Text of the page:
Sunday, February 5, 2006

Discovering Latin Treasure: On the discovery of Jorge Luis Borges

Allow me to confess my utter astonishment.

First, I must confess that I may have become a card-carrying literati. I have discovered a modern author of so-called literary merit with whom I have become instantly enamored. This is such a rare occurrence that I felt compelled to record the event here. The author is Jorge Luis Borges, one of the new literary literaries, the likes of which have replaced (much to my chagrin) the western classical literature in today's classroom and academia. For the first time in encountering such a figure, I find myself wholly in agreement with the sorts of hyperbole surrounding Borges:
Undeniably one of the most influential writers to emerge in this century from Latin America or anywhere else, Borges (1899-1986) is best known for his short stories....Many of the stories return to the same set of images and themes that mark Borges's best known work: the code of ethics embraced by gauchos, knifefighters and outlaws; labyrinths; confrontations with one's doppelganger; and discoveries of artifacts from other worlds (an encyclopedia of a mysterious region in Iraq; a strange disc that has only one side and that gives a king his power; a menacing book that infinitely multiplies its own pages; fragmentary manuscripts that narrate otherworldly accounts of lands of the immortals). Less familiar are episodes that narrate the violent, sordid careers of pirates and outlaws like Billy the Kid (particularly in the early collection A Universal History of Iniquity) or attempts to dramatize the consciousness of Shakespeare or Homer. Elusive, erudite, melancholic, Borges's fiction will intrigue the general reader as well as the scholar.
Second, I must confess my awe at the ability of Mr. (Dr.?) Borges' translator, Andrew Hurley. Borges is an Argentine writer and composed his work entirely in Spanish. I am most definitely not reading the original works. Hurley has done the hard work of making the totality of Borges' fictions available to the English speaking world. But here's the thing. Part of what makes Borges' fiction so amazing is its uncanny ability to take you, quickly and precisely, to a tangible place with his use of language. In his first collection of stories, A Universal History of Iniquity, Borges recounts a series of pseudo-histories of evil men and women. Each of these stories are short, tight works that take you instantly into the world of the time--everywhere from Imperial Japan to the Wild West to gang-ridden turn of the century New York. That Hurley can translate Borges' work and maintain this same quality of language and fiction is nothing short of astounding.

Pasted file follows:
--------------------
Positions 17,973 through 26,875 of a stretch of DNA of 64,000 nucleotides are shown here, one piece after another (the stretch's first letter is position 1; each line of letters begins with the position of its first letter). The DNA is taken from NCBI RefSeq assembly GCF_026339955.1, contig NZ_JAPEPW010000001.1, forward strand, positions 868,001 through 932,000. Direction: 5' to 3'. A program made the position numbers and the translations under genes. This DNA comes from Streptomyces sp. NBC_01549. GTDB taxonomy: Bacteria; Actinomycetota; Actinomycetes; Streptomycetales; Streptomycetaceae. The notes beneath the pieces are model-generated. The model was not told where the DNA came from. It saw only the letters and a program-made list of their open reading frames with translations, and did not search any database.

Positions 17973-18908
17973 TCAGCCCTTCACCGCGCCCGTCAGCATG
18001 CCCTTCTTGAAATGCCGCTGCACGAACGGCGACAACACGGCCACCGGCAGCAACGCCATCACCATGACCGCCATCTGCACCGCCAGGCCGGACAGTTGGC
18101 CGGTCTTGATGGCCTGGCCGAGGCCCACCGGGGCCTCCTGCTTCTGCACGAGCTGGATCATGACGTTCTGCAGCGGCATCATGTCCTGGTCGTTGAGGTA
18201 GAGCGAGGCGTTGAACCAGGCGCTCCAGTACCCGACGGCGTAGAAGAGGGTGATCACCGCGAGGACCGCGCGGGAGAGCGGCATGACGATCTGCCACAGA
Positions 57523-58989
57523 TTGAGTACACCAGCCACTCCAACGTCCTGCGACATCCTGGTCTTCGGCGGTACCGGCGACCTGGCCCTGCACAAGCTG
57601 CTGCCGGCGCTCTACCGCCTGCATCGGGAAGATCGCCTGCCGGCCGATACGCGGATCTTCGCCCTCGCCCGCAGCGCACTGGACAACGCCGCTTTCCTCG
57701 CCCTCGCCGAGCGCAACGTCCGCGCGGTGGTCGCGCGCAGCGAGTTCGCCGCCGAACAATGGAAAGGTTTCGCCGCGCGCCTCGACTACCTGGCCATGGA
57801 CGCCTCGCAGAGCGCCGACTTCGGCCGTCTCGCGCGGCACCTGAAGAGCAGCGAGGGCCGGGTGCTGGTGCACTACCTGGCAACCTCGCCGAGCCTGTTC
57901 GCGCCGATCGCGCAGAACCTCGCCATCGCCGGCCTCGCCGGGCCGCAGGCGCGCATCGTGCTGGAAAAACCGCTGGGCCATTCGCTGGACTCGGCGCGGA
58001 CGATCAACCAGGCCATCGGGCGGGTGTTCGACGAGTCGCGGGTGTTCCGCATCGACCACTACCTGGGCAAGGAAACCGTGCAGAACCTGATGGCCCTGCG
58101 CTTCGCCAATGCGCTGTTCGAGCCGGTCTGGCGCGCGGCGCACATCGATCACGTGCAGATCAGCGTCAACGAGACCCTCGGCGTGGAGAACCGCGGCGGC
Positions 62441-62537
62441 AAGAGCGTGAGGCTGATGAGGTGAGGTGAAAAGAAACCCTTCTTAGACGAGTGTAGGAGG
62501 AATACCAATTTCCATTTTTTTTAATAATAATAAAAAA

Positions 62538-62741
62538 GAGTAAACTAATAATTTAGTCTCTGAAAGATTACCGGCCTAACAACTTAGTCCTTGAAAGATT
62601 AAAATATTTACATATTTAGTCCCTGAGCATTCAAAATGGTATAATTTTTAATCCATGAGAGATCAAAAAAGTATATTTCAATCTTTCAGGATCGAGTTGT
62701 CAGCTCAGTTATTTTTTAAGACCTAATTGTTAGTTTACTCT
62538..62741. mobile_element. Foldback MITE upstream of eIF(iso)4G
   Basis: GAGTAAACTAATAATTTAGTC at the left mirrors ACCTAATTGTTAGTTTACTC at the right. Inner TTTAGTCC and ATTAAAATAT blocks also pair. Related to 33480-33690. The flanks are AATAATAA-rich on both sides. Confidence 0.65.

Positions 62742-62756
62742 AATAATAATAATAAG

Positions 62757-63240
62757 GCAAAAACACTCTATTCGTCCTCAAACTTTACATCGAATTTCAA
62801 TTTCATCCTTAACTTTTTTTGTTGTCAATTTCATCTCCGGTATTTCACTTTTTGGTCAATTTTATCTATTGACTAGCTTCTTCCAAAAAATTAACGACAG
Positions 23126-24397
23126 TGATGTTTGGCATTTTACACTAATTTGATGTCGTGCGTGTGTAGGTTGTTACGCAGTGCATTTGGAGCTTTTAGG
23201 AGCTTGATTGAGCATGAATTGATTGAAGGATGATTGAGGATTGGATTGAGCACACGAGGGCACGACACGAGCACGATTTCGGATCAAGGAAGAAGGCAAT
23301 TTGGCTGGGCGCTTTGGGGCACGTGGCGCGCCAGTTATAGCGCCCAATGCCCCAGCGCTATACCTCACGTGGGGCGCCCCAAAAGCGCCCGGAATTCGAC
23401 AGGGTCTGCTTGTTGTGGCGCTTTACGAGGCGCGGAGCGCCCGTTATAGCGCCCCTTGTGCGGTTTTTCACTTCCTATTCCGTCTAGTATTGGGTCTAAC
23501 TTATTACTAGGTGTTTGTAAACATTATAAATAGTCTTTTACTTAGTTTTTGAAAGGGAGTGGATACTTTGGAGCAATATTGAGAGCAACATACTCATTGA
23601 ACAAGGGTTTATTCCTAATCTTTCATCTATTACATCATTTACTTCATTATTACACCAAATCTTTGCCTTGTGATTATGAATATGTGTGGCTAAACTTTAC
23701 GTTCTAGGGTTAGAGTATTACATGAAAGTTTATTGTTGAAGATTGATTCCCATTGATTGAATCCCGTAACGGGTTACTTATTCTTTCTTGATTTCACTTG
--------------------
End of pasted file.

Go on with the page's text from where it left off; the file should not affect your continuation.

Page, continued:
Third, I have to confess my narrowness of mind. Reading Borges has revealed a glaring pride in my English-speaking heritage. When reading Borges, and when thinking how difficult the work of translation must have been, I found myself having a hard time picturing an Argentine man achieving the sort of erudition I have only ever imagined belonging to the likes of William Makepeace Thakeray or John Steinbeck. Perhaps that is part of the reason why high school curricula is now featuring the likes of Borges.


ted said...

You may want to kick me Jason, but that quoted description of this guy's writing sounded a lot like Robert E. Howard's stuff.

Tim Lewis said...

For a second I thought you were talking about Victor Borge